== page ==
It must be noted that the main concern of the (mature) Wittgenstein is a linguistic matter: the description or clarification of the nature of language. “Philosophy,” so says Wittgenstein, “is a battle against the bewitchment of our intelligence by means of language” (PI, §109). It is his view that a good number of the issues in philosophy are borne of “grammatical illusions” (PI, §110). His purpose for describing or clarifying the nature of language is for the disentanglement of misunderstandings from which many a philosophical puzzle proceeds in the hope that the disentanglement would ease out these puzzles (PI, §§124-133).

    But while Wittgenstein lays down his position on matters that are for all intents and purposes linguistic matters, points that properly belong to ontology rather than mere linguistics are, rightly or wrongly, drawn from his position. It seems fair enough to take his positions in linguistics to be carrying implications relevant to ontology. But it also seems easy, in representing him, to confuse linguistic matters with ontological ones (and as a result of such confusion there are those misguided issues about him being an “idealist,” or “anti-realist,” or “fideist”). Actually, all he wants to do is to show how language re-presents reality, and apropos to that, how far language can represent reality. He shows no inclination to deal with the issue of how far reality goes. He does unmistakably suggest that the world per se is independent of human perception; and his position clearly leads to the further suggestion that reality may have dimensions other than that which is given to, and are transcendent of, human perception.

    However, about explicitly making declarations that appropriately belong to ontology his philosophy dictates that he must be very reticent, for “[w]hat belongs to the essence of the world cannot be expressed in language…. Language can only say those things we could also imagine otherwise” (PR, 83). So to extend the characterization of his linguistics to ontology is going a parlous step too far. If his anthropocentric and sociocentric linguistics lead him anywhere at all, it is not towards ontological pluralism or a proliferation of ontologies but towards, as it were, ontological aphasia. About the transcendent, the mature Wittgenstein simply opts for silence. Or rather, amid circulating talk about the transcendent, he calls for silence. Being unable to make any affirmation or denial about metaphysical matters without straying into otiosity, the mature Witttgenstein, not unlike the Tractarian Wittgenstein who sought for the “transference of all metaphysical essences to the realm of the unutterable… without a denial of metaphysical beliefs” (Engelmann 1967, 143; italics added), simply consigns ontological (or metaphysical) matters to silence.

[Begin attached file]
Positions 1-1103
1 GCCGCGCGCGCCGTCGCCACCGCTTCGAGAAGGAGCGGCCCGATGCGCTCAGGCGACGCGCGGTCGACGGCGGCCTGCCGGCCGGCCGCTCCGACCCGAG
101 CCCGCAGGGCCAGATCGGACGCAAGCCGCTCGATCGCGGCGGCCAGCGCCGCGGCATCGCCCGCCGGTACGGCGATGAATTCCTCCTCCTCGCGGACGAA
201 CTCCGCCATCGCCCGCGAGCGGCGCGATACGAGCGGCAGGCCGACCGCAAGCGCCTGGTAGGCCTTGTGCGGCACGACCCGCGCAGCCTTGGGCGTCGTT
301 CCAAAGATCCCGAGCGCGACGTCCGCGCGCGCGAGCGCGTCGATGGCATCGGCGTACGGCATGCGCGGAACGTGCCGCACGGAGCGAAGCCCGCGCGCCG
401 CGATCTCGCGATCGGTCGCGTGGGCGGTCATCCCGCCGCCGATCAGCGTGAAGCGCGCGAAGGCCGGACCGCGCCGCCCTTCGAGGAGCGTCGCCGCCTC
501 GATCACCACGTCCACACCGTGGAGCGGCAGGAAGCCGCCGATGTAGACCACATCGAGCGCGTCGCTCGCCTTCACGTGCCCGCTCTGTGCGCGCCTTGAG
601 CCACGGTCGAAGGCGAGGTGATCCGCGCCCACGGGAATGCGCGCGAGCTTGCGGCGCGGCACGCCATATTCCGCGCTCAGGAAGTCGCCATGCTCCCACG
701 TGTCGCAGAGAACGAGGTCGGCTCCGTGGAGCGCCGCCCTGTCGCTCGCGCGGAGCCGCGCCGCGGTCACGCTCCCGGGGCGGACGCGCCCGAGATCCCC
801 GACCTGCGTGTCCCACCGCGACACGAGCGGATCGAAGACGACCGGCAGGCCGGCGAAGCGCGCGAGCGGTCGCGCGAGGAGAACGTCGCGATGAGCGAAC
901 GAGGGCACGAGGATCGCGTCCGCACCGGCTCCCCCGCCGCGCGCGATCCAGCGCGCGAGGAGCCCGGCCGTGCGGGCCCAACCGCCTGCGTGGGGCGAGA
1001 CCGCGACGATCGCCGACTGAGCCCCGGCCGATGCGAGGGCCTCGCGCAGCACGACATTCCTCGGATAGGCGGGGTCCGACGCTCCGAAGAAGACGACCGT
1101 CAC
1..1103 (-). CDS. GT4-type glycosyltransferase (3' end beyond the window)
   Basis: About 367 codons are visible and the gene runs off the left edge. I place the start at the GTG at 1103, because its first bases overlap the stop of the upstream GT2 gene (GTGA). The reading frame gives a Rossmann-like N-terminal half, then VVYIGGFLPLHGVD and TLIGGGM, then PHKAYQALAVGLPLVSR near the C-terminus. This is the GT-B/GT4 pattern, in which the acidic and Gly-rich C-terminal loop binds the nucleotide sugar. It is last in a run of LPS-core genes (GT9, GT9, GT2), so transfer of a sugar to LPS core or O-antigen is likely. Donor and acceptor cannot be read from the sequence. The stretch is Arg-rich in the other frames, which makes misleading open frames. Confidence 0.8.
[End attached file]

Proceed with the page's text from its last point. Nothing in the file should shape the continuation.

1. Anscombe, E. 1981 From Parmanides to Wittgenstein, Oxford: Blackwell.
    2. Engelmann, P. 1967Letters from Ludwig Wittgenstein with a Memoir, Oxford: Blackwell.
    3. Glock, H-J. 1996 A Wittgenstein Dictionary, Oxford: Blackwell.
    4. Hunter, J. F. M. 1968 “‘Form of Life’ in Wittgenstein’s Philosophical Investigations,” American Philosophical Quarterly 5: 233-43.
    5. McGinn, C. 1984 Wittgenstein on Meaning, Oxford: Blackwell.
    6. Wittgenstein, L. 1993 Culture and Value, Oxford: Blackwell.
    7. Wittgenstein, L. 2002 Lectures and Conversations on Aesthetics, Psychology and Religious Beliefs, Oxford: Blackwell.
    8. Wittgenstein, L. 1969 On Certainty, Oxford: Blackwell.
    9. Wittgenstein, L. 1958 Philosophical Investigations, Oxford: Blackwell.
    10. Wittgenstein, L. 1974 Philosophical Grammar, Oxford: Blackwell.
    11. Wittgenstein, L. 1975 Philosophical Remarks, Oxford: Blackwell.
    12. Wittgenstein, L. 1967 Zettel, Oxford: Blackwell.
    The following are abbreviations of Wittgenstein’s works cited here: CV = Culture and Value, LC = Lectures and Conversations on Aesthetics, Psychology and Religious Beliefs, OC = On Certainty, PI = Philosophical Investigations, PG = Philosophical Grammar, PR = Philosophical Remarks, Z = Zettel.
    Earl Stanley B. Fronda. Date: XML TEI markup by WAB (Rune J. Falch, Heinz W. Krüger, Alois Pichler, Deirdre C.P. Smith) 2011-13. Last change 18.12.2013.